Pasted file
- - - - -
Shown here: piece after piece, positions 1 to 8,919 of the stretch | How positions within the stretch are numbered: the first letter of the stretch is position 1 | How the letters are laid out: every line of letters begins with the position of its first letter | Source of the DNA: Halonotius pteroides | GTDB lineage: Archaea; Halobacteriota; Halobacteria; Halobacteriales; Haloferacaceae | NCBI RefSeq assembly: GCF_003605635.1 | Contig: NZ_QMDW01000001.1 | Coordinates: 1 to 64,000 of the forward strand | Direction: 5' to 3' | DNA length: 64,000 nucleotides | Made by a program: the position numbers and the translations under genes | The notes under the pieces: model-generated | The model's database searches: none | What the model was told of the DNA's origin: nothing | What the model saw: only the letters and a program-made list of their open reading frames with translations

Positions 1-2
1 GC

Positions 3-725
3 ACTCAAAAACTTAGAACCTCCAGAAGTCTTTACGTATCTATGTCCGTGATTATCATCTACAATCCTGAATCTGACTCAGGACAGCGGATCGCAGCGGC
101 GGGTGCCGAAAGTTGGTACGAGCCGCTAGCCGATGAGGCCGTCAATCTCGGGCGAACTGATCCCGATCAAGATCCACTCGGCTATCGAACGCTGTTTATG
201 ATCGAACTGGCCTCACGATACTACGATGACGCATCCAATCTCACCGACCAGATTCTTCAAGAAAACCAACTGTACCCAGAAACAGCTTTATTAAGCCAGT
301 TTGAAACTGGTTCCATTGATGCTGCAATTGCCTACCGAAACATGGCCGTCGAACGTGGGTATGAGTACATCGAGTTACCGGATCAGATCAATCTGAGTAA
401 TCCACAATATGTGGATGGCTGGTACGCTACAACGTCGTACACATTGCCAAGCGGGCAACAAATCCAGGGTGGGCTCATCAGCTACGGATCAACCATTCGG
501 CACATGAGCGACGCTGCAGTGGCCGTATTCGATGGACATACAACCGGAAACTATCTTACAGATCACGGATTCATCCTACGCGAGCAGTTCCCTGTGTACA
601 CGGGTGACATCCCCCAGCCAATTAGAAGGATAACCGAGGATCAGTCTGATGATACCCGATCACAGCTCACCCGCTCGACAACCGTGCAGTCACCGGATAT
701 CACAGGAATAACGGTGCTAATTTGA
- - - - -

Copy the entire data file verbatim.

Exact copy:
Shown here: piece after piece, positions 1 to 8,919 of the stretch | How positions within the stretch are numbered: the first letter of the stretch is position 1 | How the letters are laid out: every line of letters begins with the position of its first letter | Source of the DNA: Halonotius pteroides | GTDB lineage: Archaea; Halobacteriota; Halobacteria; Halobacteriales; Haloferacaceae | NCBI RefSeq assembly: GCF_003605635.1 | Contig: NZ_QMDW01000001.1 | Coordinates: 1 to 64,000 of the forward strand | Direction: 5' to 3' | DNA length: 64,000 nucleotides | Made by a program: the position numbers and the translations under genes | The notes under the pieces: model-generated | The model's database searches: none | What the model was told of the DNA's origin: nothing | What the model saw: only the letters and a program-made list of their open reading frames with translations

Positions 1-2
1 GC

Positions 3-725
3 ACTCAAAAACTTAGAACCTCCAGAAGTCTTTACGTATCTATGTCCGTGATTATCATCTACAATCCTGAATCTGACTCAGGACAGCGGATCGCAGCGGC
101 GGGTGCCGAAAGTTGGTACGAGCCGCTAGCCGATGAGGCCGTCAATCTCGGGCGAACTGATCCCGATCAAGATCCACTCGGCTATCGAACGCTGTTTATG
201 ATCGAACTGGCCTCACGATACTACGATGACGCATCCAATCTCACCGACCAGATTCTTCAAGAAAACCAACTGTACCCAGAAACAGCTTTATTAAGCCAGT
301 TTGAAACTGGTTCCATTGATGCTGCAATTGCCTACCGAAACATGGCCGTCGAACGTGGGTATGAGTACATCGAGTTACCGGATCAGATCAATCTGAGTAA
401 TCCACAATATGTGGATGGCTGGTACGCTACAACGTCGTACACATTGCCAAGCGGGCAACAAATCCAGGGTGGGCTCATCAGCTACGGATCAACCATTCGG
501 CACATGAGCGACGCTGCAGTGGCCGTATTCGATGGACATACAACCGGAAACTATCTTACAGATCACGGATTCATCCTACGCGAGCAGTTCCCTGTGTACA
601 CGGGTGACATCCCCCAGCCAATTAGAAGGATAACCGAGGATCAGTCTGATGATACCCGATCACAGCTCACCCGCTCGACAACCGTGCAGTCACCGGATAT
701 CACAGGAATAACGGTGCTAATTTGA